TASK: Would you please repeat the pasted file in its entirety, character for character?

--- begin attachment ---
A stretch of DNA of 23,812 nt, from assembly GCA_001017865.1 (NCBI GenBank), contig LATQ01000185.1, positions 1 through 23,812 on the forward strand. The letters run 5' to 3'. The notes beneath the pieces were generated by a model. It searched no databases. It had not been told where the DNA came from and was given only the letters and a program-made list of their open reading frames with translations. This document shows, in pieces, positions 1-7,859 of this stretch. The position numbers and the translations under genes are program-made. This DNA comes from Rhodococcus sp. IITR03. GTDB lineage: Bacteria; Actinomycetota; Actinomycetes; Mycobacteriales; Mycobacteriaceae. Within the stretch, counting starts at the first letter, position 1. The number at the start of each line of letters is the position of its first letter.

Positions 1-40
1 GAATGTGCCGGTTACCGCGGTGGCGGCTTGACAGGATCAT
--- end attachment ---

A stretch of DNA of 23,812 nt, from assembly GCA_001017865.1 (NCBI GenBank), contig LATQ01000185.1, positions 1 through 23,812 on the forward strand. The letters run 5' to 3'. The notes beneath the pieces were generated by a model. It searched no databases. It had not been told where the DNA came from and was given only the letters and a program-made list of their open reading frames with translations. This document shows, in pieces, positions 1-7,859 of this stretch. The position numbers and the translations under genes are program-made. This DNA comes from Rhodococcus sp. IITR03. GTDB lineage: Bacteria; Actinomycetota; Actinomycetes; Mycobacteriales; Mycobacteriaceae. Within the stretch, counting starts at the first letter, position 1. The number at the start of each line of letters is the position of its first letter.

Positions 1-40
1 GAATGTGCCGGTTACCGCGGTGGCGGCTTGACAGGATCAT